What I like most about this book is that it's not a pundit tooting his own horn about how smart he is and how you should do things just like he does. It is a research study of over 80,000 managers, and it reveals the common threads that many of the world's best managers share. There are lots of great insights in there.2. Built to Last: Successful Habits of Visionary Companies, by James Collins and Jerry Porras
Here is another book that is based on research and not just narrow experiences and opinions. This one shows how companies like 3M, Disney, and Sony have been able to go beyond a single instance of success and create organizations that repeat the development of successful products over and over again.3. The One Minute Manager, by Ken Blanchard and Spencer Johnson
If you manage people, you simply need to read this classic. It's short and simple, but it does a nice job of summing up the frame of mind that a manager needs in order to be effective and respected. It's getting a little long in the tooth, and it's a tad sexist, but it's still probably the best book to start for a new manager.4. The Daily Drucker: 366 Days of Insight and Motivation for Getting the Right Things Done, by Peter Drucker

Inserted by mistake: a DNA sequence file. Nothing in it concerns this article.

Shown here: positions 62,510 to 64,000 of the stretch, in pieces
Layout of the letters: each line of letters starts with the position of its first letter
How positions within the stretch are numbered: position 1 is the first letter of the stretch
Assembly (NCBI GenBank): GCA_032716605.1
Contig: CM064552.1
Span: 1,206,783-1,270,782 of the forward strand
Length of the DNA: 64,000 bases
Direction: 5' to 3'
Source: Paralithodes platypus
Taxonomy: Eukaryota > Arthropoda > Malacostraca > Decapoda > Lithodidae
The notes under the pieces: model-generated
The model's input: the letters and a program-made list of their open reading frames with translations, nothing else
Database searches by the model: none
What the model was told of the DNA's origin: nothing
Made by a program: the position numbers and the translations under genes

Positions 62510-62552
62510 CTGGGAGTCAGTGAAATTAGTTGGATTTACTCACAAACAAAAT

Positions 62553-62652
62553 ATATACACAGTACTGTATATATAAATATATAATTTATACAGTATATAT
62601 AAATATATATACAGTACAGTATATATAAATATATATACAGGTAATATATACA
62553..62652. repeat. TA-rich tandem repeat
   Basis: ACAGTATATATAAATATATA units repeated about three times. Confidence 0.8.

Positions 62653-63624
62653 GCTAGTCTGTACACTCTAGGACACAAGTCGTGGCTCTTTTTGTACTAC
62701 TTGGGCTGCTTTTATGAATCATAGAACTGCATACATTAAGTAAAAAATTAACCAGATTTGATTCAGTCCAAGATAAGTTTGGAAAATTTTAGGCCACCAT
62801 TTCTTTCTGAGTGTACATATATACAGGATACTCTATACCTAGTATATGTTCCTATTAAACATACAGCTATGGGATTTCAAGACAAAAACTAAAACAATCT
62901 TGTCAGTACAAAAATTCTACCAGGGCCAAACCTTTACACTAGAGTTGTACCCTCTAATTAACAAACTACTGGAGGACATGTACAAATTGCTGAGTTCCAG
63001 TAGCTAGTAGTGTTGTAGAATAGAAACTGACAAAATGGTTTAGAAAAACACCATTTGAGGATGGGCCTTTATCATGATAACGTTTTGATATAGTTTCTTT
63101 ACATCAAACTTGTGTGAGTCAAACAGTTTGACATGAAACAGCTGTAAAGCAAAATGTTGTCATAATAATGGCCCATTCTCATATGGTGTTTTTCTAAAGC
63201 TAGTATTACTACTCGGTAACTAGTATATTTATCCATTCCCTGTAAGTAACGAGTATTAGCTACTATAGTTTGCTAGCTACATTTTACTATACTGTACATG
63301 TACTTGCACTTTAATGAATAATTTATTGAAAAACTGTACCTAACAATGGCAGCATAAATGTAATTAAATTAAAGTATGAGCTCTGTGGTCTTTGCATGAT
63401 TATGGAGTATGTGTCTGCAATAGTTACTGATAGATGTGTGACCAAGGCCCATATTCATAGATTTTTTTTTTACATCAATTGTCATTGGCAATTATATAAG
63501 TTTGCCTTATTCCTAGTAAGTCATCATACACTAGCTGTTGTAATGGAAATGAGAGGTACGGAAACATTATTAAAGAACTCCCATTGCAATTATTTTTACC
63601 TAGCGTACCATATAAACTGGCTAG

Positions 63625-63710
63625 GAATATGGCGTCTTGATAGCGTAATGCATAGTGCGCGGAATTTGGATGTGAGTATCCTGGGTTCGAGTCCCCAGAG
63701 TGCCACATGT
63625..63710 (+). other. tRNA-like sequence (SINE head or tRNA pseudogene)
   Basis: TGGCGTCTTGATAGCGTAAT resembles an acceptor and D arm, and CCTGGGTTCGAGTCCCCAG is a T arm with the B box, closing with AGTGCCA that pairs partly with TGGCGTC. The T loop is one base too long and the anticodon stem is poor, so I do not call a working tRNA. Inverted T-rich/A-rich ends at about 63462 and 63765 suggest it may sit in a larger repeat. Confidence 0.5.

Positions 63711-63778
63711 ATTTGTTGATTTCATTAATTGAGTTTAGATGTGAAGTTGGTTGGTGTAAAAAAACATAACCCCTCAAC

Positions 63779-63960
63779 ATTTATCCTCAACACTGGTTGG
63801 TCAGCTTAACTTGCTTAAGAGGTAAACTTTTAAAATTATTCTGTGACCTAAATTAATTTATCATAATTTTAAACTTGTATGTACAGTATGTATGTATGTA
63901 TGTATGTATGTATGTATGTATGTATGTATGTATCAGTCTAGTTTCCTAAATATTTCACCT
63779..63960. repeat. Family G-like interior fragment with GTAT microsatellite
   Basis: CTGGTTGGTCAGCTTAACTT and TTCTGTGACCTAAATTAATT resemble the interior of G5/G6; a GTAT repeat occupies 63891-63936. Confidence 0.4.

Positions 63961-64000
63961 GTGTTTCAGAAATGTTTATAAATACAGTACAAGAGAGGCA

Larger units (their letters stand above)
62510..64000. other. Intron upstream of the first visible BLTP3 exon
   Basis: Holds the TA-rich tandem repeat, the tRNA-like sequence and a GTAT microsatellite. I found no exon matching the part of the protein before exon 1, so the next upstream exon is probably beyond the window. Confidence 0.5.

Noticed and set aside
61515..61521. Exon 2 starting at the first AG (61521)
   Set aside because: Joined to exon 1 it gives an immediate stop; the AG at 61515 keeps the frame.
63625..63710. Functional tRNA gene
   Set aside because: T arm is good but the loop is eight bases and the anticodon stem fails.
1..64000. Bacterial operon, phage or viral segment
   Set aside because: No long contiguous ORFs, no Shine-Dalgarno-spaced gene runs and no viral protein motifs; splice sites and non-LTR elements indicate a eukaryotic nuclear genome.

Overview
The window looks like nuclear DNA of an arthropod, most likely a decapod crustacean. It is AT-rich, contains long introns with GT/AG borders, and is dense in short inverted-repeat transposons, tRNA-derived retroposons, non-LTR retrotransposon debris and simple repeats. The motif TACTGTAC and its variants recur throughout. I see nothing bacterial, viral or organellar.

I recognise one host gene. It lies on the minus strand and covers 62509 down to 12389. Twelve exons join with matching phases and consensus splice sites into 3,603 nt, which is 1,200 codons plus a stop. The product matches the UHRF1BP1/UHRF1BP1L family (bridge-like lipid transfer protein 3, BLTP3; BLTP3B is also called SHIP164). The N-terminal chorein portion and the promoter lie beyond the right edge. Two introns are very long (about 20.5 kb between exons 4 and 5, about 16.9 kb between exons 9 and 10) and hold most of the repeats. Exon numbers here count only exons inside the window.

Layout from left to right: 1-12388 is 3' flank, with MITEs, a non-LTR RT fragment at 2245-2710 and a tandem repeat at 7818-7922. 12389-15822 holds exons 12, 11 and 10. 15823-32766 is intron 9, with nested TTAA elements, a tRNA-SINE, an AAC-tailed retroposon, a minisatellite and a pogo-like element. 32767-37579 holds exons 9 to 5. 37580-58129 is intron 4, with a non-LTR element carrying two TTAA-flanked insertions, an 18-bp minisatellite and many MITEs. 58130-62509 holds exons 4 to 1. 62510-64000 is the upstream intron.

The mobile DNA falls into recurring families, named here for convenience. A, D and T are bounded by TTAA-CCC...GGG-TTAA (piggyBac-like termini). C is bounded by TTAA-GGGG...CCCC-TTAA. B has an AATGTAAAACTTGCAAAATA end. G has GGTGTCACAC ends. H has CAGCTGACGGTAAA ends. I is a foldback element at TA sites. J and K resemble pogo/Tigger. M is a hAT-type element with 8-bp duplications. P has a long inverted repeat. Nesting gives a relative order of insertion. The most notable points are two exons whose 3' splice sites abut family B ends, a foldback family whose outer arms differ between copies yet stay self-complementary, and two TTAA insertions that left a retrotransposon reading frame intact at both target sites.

Of all the so-called experts who write about management, I think Peter Drucker is by far the best. There's not even a close second. This is a nice compilation of Drucker's writing, and since it is divided up into one excerpt per day, it's an easy way to digest a lot of great insights about management and leadership. This one also includes some a few nice insights about technology.5. Raving Fans: A Revolutionary Approach to Customer Service, by Ken Blanchard and Sheldon Bowles
This one is written as a fable and it's a little corny (okay, it's very corny), but the underlying principles are spot on. If you go the extra mile to treat your customers right, you will turn them into "Ravings Fans" and take a big step toward ensuring your success. Let's face it, IT departments aren't typically known for treating their customers (users) very well, so this type of approach can have a big impact in IT.
What business books do you recommend? Join the discussion.
Jason Hiner has nothing to disclose. He doesn't hold investments in the technology companies he covers.
Jason Hiner is Global Editor in Chief of TechRepublic and Global Long Form Editor of ZDNet. He's co-author of the book, Follow the Geeks.